CARLISLE, Ark. (Arkansas Game and Fish Commission) – Almost hidden away, about 7 miles south of this Prairie County seat, is a 473-acre Arkansas Game and Fish Commission wildlife management area that offers opportunities for small game, deer and waterfowl hunters as well as a great expanse to exercise hunting dogs.
The WMA lies in a curved tract to the east of the mysteriously named Two Prairie Bayou, or Bayou Two Prairie, depending on the map you’re using or where the Google search engine takes you, but is concisely named by the AGFC as Prairie Bayou WMA. About 27 acres makes up a couple of moist-soil units on the west side of the WMA. Of the remaining 440-plus acres, about half of those are restored prairie.
“It’s an island of restored prairie that is very uncommon in that area,” said AGFC biologist Clifton Jackson, who is based in Brinkley and devotes some of his work there.
But, rather than restore the prairie to its absolute historical state, this destination has more thickets and shrubby trees, Jackson said. The AGFC manages this “more for wildlife.”
“It’s one of the few places where you can experience a pretty good rabbit hunt,” adds Jackson, who enjoys taking in small game hunting. “There has been quail, too, and we’re working to get the tree density down to help the quail habitat.”
Prairie Bayou WMA is not easily accessible. The public parking area, with space for maybe three cars, is off Raborn Road (Arkansas Highway 903, which meanders its way from downtown Carlisle). Though the moist-soil unit and the WMA can be hunted for ducks, “it’s a pretty good walk to get back there,” Jackson said. “It’s also a small area. It might accommodate only one or two parties but they’ll hunt the fool out of it.”
Jason “Buck” Jackson, the AGFC’s statewide wetlands coordinator, said, “We have two units there that are actively managed. They are manipulated to propagate moist-soil communities of plants. Within that regime, we do some cover crop plantings as we do at the rest of our moist-soil units. As water allows, (AGFC senior technician) Jeffrey Cothren has performed flushing/irrigation of the units to produce as much seed as possible.”
The moist-soil units give ducks the opportunity to rest and refuel, and some may venture on to larger huntable public areas nearby. “The closest (public) place is Mike Freeze Wattensaw WMA,” Clifton Jackson said. “There are a lot more opportunities there, a lot more everything.”
Butterfly enthusiasts might enjoy Prairie Bayou WMA. All types of butterfly species are attracted to its large growth of partridge pea and assorted wildflowers. Also, plum thickets and sumac are scattered on this area, which help provide good quail and rabbit habitat, he said.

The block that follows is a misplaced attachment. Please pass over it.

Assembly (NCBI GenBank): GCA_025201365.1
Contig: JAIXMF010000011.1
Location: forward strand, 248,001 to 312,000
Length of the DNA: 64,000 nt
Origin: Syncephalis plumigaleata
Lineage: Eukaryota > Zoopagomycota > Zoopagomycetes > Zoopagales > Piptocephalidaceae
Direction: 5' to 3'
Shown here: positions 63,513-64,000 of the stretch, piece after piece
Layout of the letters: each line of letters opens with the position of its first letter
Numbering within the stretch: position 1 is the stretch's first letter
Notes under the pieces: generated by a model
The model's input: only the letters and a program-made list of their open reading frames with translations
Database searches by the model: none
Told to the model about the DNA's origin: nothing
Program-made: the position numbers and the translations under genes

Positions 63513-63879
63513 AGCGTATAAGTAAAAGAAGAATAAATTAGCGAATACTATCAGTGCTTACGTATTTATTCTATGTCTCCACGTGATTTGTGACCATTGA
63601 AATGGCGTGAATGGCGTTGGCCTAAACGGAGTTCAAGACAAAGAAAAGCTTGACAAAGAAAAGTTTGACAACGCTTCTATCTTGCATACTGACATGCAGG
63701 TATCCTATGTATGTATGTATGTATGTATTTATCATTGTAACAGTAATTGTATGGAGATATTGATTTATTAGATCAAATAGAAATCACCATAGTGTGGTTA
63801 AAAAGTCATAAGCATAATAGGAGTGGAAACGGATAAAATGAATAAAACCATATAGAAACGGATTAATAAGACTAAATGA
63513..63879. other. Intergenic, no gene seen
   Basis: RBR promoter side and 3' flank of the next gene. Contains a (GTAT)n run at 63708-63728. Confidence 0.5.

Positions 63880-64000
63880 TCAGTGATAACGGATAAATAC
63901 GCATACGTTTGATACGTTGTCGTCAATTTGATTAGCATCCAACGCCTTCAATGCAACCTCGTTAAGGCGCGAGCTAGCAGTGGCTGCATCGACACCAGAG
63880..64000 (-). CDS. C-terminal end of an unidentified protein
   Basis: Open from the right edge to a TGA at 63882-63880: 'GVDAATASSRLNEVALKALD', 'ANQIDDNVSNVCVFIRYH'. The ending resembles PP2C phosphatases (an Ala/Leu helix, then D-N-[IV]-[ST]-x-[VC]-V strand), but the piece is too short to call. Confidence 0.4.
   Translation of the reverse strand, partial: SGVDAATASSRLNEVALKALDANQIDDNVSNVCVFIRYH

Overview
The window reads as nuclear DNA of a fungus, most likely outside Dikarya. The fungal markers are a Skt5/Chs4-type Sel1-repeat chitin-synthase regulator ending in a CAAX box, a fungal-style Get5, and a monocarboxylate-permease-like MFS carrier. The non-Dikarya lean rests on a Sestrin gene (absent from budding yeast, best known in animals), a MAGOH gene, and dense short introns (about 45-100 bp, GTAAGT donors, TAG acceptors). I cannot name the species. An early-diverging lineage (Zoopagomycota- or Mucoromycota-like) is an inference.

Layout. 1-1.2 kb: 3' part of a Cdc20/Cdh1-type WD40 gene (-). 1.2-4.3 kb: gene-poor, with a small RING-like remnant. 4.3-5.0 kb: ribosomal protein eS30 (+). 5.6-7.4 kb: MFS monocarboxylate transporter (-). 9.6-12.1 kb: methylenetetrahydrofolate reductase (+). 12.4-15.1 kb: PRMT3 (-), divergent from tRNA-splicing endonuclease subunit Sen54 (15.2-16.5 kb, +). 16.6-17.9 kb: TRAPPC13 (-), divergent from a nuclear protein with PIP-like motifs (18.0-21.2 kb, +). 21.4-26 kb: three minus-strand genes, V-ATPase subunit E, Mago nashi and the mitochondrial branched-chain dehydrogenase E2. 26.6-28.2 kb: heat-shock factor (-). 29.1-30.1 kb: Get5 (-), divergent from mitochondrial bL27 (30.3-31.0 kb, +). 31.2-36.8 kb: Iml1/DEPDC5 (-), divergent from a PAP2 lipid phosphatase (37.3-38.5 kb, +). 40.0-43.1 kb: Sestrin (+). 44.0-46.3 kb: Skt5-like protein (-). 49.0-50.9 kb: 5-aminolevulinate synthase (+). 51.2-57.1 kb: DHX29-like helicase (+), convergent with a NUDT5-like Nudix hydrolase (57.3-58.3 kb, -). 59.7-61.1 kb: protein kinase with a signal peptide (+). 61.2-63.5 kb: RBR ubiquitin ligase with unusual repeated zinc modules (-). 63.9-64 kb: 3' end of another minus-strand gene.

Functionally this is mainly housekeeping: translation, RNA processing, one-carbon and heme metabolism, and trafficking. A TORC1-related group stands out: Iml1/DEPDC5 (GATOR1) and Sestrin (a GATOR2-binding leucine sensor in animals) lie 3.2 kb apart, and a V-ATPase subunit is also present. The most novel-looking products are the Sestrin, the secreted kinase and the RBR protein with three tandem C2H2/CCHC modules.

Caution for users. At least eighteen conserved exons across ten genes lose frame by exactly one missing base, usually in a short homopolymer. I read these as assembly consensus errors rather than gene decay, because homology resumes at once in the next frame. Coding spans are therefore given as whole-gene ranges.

“For archery hunters, there is an opportunity for a nice deer,” Clifton Jackson said. It’s too small to accommodate deer hunting with firearms, but we do allow youth modern gun because of the very low hunting pressure.
“There is a strip of bottomland hardwoods that runs along a drain in there and there are plenty of squirrels.”
The AGFC also tries to provide opportunities for dove hunting, he said.
The AGFC acquired the 473 acres from the Farmers Home Administration in 1994. There is little information about Prairie Bayou WMA in the history books, though Jackson believes it was likely made up of smaller farms that were defaulted back to FHA, similar to another area he works, Departee Creek WMA.
Clifton Jackson mows lanes through the WMA to help make it easier for hunters to negotiate. He plans to add more spraying to his work, and prescribed fire is another way to help open up the forest floor where trees still abound, and fire stifles woody encroachment in the grasslands. He and Clint Johnson, the AGFC’s quail biologist, met last week to discuss future plans for quail habitat.
But he says most visitors to Prairie Bayou WMA these days seem to have two things in mind: duck hunting during waterfowl season and rabbit hunting. “A lot of people go there regularly to run their dogs. If you look across all our WMAs, finding some open, suitable rabbit habitat is rare. Most of our system is closed canopy forest. But the primary use of (Prairie Bayou WMA) is for that: the 60-day duck season and running dogs.”